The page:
The Cooper D is pretty well specified. Standard equipment includes
15-inch light alloy wheels, electric door mirrors, tinted glass, roof spoiler, automatic rear wash/wipe, an auxiliary in connection and single CD/radio, attractive cloth upholstery, an Easy Entry function (front or rear check) one-shot electric front windows (the rear windows are fixed), electronic power-assisted steering and remote central locking with automatic 10mph drive-off locking and Stop/Start button. In addition, you get a white or black contrast roof and door mirrors.

Safety equipment is, commendably, comprehensive and includes ABS, Corner Braking Control, Electronic Braking Distribution, ASC+T auto-matic stability and traction control, a tyre defect indicator, MINI Mobility System along with 'smart' front airbags, side airbags and cur-tain head airbags. Oh, and Isofix child seat attachments plus passen-ger airbag deactivation.

The only important thing missing is in these muggy days of global warming is AirCon. However, specify the Chili pack — it adds 1,995
to the Cooper D's 14,175 list price — and you not only get air conditioning but a lot more besides: Sports seats with cloth/leather upholstery, an attractive three-spoke sports leather steering wheel, velour floor mats, passenger seat height adjustment, front fog lights, an on-board computer, interior lights pack, a Storage Compartment Pack, more exterior chrome trim and a set of 16-inch 5-spoke Star Blaster alloys.

Dock the 'flying saucer'-shaped electronic key and press the starter button. The engine fires into life and settles to a refined idle. Engage first, let out the well-weighed clutch and within minutes of setting off you're physically reassured that, like the first-generation cars, the
new MINI does exactly it says on the label — handles imperturbably,
no matter how heavy a right foot you have.

The new turbodiesel unit feels strong from standstill and an immed-iately obvious benefit of the healthy torque is that you don't need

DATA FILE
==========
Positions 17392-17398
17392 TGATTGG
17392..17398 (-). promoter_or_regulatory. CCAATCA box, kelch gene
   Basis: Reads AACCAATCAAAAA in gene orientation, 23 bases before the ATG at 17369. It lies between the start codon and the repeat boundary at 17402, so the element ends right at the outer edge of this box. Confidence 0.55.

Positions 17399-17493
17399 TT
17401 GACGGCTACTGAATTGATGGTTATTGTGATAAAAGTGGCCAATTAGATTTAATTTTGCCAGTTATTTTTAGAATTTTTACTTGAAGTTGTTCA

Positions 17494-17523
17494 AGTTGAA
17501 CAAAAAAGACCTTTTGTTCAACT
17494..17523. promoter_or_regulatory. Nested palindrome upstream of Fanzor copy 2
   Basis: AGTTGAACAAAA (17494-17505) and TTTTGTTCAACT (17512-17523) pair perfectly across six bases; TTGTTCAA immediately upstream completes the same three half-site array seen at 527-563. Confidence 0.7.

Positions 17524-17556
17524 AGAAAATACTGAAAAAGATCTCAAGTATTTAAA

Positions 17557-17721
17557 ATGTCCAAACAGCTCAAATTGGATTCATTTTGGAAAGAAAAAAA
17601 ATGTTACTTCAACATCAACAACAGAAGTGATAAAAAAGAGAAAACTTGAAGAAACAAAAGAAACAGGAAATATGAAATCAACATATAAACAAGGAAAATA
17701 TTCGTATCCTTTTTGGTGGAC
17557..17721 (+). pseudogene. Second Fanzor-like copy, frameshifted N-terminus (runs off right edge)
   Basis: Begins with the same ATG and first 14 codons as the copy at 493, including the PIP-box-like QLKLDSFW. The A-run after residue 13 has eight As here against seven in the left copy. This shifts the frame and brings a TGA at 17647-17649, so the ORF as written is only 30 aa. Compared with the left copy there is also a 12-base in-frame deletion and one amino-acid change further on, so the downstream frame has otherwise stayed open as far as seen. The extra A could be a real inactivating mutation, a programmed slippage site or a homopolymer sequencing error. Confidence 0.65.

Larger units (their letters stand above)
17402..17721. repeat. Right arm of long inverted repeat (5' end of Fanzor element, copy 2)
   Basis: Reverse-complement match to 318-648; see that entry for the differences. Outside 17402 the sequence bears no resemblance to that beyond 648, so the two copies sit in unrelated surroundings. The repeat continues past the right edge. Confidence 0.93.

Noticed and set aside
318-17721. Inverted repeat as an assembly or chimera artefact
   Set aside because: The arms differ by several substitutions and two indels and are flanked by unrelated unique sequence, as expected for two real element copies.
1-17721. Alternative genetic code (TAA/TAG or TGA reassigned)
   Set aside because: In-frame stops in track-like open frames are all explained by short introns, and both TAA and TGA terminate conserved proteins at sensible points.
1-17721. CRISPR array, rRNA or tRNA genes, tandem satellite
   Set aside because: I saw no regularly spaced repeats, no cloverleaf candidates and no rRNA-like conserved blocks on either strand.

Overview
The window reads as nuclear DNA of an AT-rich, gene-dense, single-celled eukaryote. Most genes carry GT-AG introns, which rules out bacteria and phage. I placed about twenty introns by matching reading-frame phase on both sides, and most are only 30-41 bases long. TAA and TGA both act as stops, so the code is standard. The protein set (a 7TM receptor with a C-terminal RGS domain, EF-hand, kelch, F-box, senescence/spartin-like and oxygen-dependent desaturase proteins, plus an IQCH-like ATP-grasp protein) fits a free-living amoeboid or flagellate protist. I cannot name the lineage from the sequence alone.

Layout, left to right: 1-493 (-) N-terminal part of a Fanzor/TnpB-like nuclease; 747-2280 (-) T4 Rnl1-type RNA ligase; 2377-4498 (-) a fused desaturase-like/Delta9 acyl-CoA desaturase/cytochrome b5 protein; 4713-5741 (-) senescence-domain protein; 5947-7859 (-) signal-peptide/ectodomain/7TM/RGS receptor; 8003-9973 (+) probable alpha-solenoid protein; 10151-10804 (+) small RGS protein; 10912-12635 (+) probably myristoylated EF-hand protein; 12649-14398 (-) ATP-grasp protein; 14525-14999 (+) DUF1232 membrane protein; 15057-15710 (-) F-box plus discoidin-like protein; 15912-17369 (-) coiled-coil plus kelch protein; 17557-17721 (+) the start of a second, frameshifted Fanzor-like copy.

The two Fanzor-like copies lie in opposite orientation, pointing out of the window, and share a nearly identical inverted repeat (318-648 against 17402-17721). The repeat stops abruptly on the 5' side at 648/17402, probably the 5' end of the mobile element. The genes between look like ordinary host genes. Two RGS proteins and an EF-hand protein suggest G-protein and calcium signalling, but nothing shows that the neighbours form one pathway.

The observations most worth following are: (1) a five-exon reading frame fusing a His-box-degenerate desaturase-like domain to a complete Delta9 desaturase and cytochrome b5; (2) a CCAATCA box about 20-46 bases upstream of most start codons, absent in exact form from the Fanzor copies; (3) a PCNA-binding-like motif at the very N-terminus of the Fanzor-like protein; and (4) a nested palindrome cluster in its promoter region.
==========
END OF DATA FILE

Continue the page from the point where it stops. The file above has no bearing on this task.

to swop gears so much. Unless you're in a playful mood, of course.
In which case the new six-speeder 'box offers you a quick 'n' slick change action.

Take it to the 5,000rpm red-line and it feels a darn sight quicker that the paper figures would have it. While it's the best part of a second shy of the petrol-powered Cooper's 0-62mph figure (9.1 seconds petrol vs 9.9 diesel), it scores with the extra pounds of overtaking muscle: 177/192 with overboost vs the petrol Cooper's 118lb ft. Consequently, swift overtaking moves are easily executed. In fact, it likes to play hard — a real goer.

In town or out on the open roads you can appreciate the MINI's superb visibility. Liberated from the constraints of town and city, the Cooper
D proves to have lost none of the brand's trademark focused handling. Power may come from an oil-burning unit under the bonnet, but that doesn't stop it having bags of grip. As we've said before (and so have countless others) the MINI is one of the best-handling front-wheel drive cars around. Totally chuckable. And it still is.

In common with its petrol-powered Cooper brother, the Cooper D is happy to demonstrate that, along with the name and looks (only the
'D' badge on the tailgate gives the game away), it also shares the same pleasingly grippy chassis, the same body control and the same sharp, responsive steering with notably good feel at low speeds.

Impressively, thanks to a handling-oriented suspension set-up able
to accommodate poorer surfaces, ride comfort is also good. For the record, the run-flat tyres are 195/55s by Goodyear. The powerful brakes — discs at each corner; vented at the front — are, happily,
well up to slowing things down when necessary. Pedal weighting is likewise good. Overall, this diesel-fuelled MINI responds well to a thrash. But most owners will, no doubt, be keen to capitalise on the Cooper D's thrifty nature. Overall, we recorded a notable 51.6mpg — and we were caning it some. Even with the 8.8-gallon tank, that still promises a feasible range of over 400 miles between fill-ups.

So, what to say to all those who have criticised the new second-generation MINI for looking as cheekily iconic as its predecessor? Not
a lot, really. With the one millionth new MINI leaving the Oxford pro-duction line in April 2007, one doesn't really need to say anything at all.

To its already universally-acknowledged appeal the new MINI Cooper
D adds the greenish 'halo' that has, up until now, been reserved for hybrids. Not only is the Cooper D cheap to run at the pumps, but the tlc servicing deal (five years/50,000 mile servicing for just 150; or eight years/80,000 miles for a fixed cost of 530) has to be a real steal. Added to that, the retained values are rock-solid and it's as clear as the 'D' on the new MINI's rump that you can have your motoring cake and eat it. As they say in California: Save 'n' Smile!

back to top of page
MINI Cooper D | 14,175
Maximum speed: 121mph | 0-62mph: 9.9 seconds
Overall test MPG: 51.6mpg | Power: 110bhp | Torque: 177/192lb ft

CO2 118g/km | VED Band B 35 | Insurance group 8

Visit MINI's website Click to go there now

Follow MotorBar on Twitter


the good news

new car

CDs & music videos


travel &

win stuff

top reads

© 2000-2017
All rights
---------------------------------------------------------------------- MINI Cooper D